Just three individuals were lounging one day
In Paddington Green, on a seat
A masher, a tradesman, and coster were they
(Few greater contrasts you'll meet)
The trio were talking, and though it appears
They had the same notions and views
They each, while expressing the self-same ideas
Quite different language would use.

Refrain: For the masher spoke in stylish tones
Used words profound and strong
In language somewhat commonplace
The trademan rubbed along
The coster cared for eloquence
And grammar not a hang
So he expressed his sentiments in East End slang.

These three individuals were talking aloud
When close by a pretty girl passed
They stared in amazement, then inwardly vowed
That they had seen Venus at last
Each thought her the nicest girl out, and in short,
Each threw her the nicest of smiles
Then turned to each other to say what they thought
But said it in different styles.

Refrain: For the masher said, 'Now that's
A most angelic cweature there'
The tradesman said, 'She
Is a lovely damsel, I declare.'
Well, then, in language classical
The coster made a start
And he said, 'Strike me lucky,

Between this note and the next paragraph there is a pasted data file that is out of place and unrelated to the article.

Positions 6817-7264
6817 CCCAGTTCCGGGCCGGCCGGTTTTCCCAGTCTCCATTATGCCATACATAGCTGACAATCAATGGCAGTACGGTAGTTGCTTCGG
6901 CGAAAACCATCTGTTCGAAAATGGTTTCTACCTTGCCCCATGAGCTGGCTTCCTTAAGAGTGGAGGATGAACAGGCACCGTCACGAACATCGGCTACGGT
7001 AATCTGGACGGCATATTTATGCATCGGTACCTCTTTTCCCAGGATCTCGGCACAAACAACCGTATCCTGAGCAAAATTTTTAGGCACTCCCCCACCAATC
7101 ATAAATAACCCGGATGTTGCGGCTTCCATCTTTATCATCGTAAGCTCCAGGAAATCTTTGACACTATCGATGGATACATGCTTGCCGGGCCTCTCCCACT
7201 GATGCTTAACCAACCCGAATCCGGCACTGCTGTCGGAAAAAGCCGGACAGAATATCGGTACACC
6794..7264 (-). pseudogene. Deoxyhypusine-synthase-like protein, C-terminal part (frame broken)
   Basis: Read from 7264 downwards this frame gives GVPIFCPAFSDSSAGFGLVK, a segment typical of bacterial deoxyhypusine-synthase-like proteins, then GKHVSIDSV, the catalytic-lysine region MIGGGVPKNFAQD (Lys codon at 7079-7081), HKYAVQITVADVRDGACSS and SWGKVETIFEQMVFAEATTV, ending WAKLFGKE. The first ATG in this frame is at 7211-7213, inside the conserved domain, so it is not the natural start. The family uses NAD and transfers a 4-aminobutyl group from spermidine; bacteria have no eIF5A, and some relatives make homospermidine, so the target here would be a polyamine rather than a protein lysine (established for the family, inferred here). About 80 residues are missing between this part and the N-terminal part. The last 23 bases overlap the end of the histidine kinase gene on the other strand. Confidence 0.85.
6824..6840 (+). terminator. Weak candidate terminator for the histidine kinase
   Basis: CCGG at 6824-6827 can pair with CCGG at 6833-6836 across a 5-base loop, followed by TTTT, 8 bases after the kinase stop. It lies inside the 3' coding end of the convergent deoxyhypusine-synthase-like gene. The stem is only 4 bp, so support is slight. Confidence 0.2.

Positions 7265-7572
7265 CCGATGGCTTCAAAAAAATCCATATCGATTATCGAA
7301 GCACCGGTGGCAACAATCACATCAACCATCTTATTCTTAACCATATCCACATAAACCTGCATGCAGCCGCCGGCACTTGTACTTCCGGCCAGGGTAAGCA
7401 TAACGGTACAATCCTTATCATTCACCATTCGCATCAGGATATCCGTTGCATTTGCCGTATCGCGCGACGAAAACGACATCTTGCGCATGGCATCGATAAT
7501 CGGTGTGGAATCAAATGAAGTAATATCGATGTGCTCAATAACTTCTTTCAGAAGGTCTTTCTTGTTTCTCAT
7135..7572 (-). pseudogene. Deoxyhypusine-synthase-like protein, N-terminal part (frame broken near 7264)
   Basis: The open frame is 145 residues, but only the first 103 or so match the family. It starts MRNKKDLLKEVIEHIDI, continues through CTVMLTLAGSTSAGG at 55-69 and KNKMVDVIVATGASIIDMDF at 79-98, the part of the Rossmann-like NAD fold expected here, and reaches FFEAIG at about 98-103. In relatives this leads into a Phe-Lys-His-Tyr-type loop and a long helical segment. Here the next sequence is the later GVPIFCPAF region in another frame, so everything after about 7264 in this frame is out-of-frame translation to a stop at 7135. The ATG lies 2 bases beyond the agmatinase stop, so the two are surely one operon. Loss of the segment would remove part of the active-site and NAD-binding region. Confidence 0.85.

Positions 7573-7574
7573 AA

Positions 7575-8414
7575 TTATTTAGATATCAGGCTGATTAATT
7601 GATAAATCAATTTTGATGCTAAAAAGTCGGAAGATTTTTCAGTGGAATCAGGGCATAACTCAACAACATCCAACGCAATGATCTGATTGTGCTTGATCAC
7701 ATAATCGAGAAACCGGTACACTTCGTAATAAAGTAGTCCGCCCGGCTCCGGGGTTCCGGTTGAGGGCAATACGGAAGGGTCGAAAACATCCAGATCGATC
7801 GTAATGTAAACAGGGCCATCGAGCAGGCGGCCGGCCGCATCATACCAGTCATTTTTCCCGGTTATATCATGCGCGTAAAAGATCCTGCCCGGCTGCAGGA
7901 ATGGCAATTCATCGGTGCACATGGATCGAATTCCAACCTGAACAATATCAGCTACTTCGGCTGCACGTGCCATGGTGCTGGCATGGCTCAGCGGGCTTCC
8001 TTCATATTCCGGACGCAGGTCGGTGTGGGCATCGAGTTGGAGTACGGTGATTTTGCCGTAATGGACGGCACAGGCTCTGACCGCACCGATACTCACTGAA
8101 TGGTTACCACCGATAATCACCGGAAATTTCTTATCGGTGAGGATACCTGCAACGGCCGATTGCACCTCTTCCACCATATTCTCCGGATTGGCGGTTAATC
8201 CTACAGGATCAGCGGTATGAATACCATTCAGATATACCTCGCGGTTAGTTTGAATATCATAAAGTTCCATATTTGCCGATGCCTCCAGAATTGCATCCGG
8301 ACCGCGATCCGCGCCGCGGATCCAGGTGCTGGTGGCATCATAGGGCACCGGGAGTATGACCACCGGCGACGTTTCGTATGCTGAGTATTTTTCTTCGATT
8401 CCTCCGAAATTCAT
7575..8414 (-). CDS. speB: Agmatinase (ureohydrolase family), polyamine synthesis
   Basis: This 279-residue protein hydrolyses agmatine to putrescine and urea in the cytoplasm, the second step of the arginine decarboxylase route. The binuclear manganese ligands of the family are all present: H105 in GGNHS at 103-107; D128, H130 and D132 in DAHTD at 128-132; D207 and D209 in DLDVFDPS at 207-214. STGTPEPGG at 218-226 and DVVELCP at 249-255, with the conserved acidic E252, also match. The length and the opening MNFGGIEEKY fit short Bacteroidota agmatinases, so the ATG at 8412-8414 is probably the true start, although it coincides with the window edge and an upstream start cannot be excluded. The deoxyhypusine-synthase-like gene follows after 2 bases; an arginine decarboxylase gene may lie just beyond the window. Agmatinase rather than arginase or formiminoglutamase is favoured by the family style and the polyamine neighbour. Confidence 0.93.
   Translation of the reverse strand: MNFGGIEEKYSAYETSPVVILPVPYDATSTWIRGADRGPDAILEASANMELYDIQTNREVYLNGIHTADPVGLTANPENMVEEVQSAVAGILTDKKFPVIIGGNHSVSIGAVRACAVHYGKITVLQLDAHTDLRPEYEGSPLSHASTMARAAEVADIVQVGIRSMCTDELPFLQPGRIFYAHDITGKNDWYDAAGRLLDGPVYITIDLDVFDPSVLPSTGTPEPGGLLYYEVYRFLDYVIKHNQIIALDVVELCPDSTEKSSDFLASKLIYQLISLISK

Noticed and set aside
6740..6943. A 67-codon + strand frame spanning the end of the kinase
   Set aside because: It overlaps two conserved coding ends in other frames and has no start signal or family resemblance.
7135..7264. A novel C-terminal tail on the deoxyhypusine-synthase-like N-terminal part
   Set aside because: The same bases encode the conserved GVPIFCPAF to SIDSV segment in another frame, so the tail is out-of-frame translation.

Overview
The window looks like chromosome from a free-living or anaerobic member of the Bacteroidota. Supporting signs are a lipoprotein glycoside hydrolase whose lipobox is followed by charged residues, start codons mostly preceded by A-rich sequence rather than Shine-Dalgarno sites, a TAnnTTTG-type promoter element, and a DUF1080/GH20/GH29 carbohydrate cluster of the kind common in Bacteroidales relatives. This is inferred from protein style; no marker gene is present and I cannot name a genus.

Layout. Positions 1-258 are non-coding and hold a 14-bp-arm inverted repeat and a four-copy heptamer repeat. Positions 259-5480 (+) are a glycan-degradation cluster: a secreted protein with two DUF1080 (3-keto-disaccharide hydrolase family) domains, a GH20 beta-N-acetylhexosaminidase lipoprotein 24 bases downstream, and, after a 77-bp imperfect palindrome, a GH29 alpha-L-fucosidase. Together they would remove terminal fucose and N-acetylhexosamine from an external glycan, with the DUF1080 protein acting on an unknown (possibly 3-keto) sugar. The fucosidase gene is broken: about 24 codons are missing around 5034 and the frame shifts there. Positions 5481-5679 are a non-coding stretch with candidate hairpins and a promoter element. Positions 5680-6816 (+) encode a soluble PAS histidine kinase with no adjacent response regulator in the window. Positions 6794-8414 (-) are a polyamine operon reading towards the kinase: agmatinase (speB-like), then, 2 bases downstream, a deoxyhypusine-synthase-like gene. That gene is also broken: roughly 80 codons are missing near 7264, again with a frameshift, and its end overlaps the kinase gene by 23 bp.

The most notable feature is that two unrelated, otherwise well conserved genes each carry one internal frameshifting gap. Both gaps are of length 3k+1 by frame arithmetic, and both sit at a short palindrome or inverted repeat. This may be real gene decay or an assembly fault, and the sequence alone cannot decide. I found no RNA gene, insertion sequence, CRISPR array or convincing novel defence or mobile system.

That's a rare fine tart!'

The three individuals matches then struck
The tradesman lit up a cigar
The masher a cigarette in his lips stuck
The coster a clay black as tar
Just then round the corner a man came in sight
At every railing he clutched
And by the queer looks it was evident quite
That he'd had a little too much.

Refrain: And the masher said, 'That man's
Inebriated, sir, I think.'
And the tradesman said, 'I think you're right,
He's had enough to drink.'
The coster simply said,
'I think it's time he did a bunk
He's shaky on his trotters,
And the blokes fair drunk.'

These three individuals next were annoyed
By some street-musician, who played
A cornet of all tune and sweetness devoid
It simply an awful row made
They stood it for some minutes, then begged him to go
But go, not a bit of it, he just left off playing
Enough to say 'No.'
Then once again tortured the three.

Refrain: Then the masher said, 'Young man,
Desist, or I will call the p'lice
The tradesman said, 'They'll be a row,
My boy, unless you cease.'
The coster, though a better
Way out of the trouble saw
And he said, 'Mister, chuck it,
Or I'll break your jaw!'

These three individuals smoked coolly on
The day was delightful and dry
And nearly an hour unnoticed had gone
When slowly a fish-cart came by
'Twas rather warm weather, and you may suppose
That as the cart rolled down the street
The odour that greeted each sensitive nose
Though pungent, was not very sweet.

Refrain: Well, the swell said, 'That effluvia's
Unpleasant, don't you find?'
The tradesman said, 'It's not
A pleasant smell, but never mind'
The coster then the fish-cart
Indicated with his thumb
And he said, 'Strike me lucky,
Mister, don't that hum!'
Written and composed by Walter Pink & Frank Aylmer - 1890
Performed by Walter Pink (1862-1922)
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